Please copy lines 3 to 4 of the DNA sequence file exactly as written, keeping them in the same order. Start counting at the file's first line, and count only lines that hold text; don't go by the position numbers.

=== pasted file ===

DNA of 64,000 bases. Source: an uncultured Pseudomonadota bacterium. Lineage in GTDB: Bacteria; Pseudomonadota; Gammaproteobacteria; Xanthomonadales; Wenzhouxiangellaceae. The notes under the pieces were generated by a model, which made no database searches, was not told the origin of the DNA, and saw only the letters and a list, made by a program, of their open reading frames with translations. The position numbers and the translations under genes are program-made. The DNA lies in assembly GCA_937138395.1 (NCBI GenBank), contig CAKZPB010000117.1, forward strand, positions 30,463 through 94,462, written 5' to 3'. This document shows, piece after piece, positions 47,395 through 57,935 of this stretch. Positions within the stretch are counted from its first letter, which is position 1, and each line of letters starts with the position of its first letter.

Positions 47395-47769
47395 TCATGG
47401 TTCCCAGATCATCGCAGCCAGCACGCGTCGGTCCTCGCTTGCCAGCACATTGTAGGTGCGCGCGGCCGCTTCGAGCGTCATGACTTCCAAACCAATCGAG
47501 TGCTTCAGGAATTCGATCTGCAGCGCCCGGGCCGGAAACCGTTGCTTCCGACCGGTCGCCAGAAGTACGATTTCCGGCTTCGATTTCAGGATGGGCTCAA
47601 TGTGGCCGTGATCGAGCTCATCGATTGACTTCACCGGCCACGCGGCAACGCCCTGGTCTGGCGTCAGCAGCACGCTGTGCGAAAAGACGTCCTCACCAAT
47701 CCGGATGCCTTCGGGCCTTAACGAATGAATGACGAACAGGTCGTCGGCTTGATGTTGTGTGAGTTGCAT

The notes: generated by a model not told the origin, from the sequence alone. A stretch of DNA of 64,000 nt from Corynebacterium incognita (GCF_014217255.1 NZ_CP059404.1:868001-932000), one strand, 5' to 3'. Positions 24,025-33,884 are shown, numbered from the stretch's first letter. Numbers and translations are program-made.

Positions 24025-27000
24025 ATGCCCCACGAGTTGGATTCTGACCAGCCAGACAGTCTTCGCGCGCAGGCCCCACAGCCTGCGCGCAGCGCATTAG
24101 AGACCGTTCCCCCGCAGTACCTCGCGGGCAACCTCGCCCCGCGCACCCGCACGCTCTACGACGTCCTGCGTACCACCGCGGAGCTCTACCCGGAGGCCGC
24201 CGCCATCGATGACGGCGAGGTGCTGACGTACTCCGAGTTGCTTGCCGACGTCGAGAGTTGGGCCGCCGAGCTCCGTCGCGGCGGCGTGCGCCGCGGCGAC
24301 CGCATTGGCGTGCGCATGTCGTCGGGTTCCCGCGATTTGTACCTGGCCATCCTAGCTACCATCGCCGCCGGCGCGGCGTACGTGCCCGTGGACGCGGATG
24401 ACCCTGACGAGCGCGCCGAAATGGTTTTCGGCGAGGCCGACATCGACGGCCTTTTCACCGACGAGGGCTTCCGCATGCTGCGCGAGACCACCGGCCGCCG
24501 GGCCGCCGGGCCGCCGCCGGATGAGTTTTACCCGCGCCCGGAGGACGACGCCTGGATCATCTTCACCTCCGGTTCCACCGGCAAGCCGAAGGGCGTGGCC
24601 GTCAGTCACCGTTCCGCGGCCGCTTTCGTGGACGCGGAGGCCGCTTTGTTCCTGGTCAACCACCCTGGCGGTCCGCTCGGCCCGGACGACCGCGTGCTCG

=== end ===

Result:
47395 TCATGG
47401 TTCCCAGATCATCGCAGCCAGCACGCGTCGGTCCTCGCTTGCCAGCACATTGTAGGTGCGCGCGGCCGCTTCGAGCGTCATGACTTCCAAACCAATCGAG